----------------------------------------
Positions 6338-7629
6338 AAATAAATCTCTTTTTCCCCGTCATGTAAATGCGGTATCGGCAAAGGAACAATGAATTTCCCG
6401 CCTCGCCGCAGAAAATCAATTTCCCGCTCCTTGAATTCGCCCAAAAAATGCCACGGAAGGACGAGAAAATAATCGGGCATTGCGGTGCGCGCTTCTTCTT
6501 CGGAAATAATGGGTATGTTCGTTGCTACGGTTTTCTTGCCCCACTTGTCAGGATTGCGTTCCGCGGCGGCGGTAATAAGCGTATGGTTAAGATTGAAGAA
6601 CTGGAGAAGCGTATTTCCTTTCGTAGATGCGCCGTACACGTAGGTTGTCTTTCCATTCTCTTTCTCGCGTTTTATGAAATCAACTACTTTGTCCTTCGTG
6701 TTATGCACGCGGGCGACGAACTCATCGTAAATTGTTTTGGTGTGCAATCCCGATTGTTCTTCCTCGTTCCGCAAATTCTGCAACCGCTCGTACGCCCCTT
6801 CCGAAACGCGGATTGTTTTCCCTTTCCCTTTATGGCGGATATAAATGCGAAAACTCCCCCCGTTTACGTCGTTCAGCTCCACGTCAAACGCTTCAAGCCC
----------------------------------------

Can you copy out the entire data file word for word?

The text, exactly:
Positions 6338-7629
6338 AAATAAATCTCTTTTTCCCCGTCATGTAAATGCGGTATCGGCAAAGGAACAATGAATTTCCCG
6401 CCTCGCCGCAGAAAATCAATTTCCCGCTCCTTGAATTCGCCCAAAAAATGCCACGGAAGGACGAGAAAATAATCGGGCATTGCGGTGCGCGCTTCTTCTT
6501 CGGAAATAATGGGTATGTTCGTTGCTACGGTTTTCTTGCCCCACTTGTCAGGATTGCGTTCCGCGGCGGCGGTAATAAGCGTATGGTTAAGATTGAAGAA
6601 CTGGAGAAGCGTATTTCCTTTCGTAGATGCGCCGTACACGTAGGTTGTCTTTCCATTCTCTTTCTCGCGTTTTATGAAATCAACTACTTTGTCCTTCGTG
6701 TTATGCACGCGGGCGACGAACTCATCGTAAATTGTTTTGGTGTGCAATCCCGATTGTTCTTCCTCGTTCCGCAAATTCTGCAACCGCTCGTACGCCCCTT
6801 CCGAAACGCGGATTGTTTTCCCTTTCCCTTTATGGCGGATATAAATGCGAAAACTCCCCCCGTTTACGTCGTTCAGCTCCACGTCAAACGCTTCAAGCCC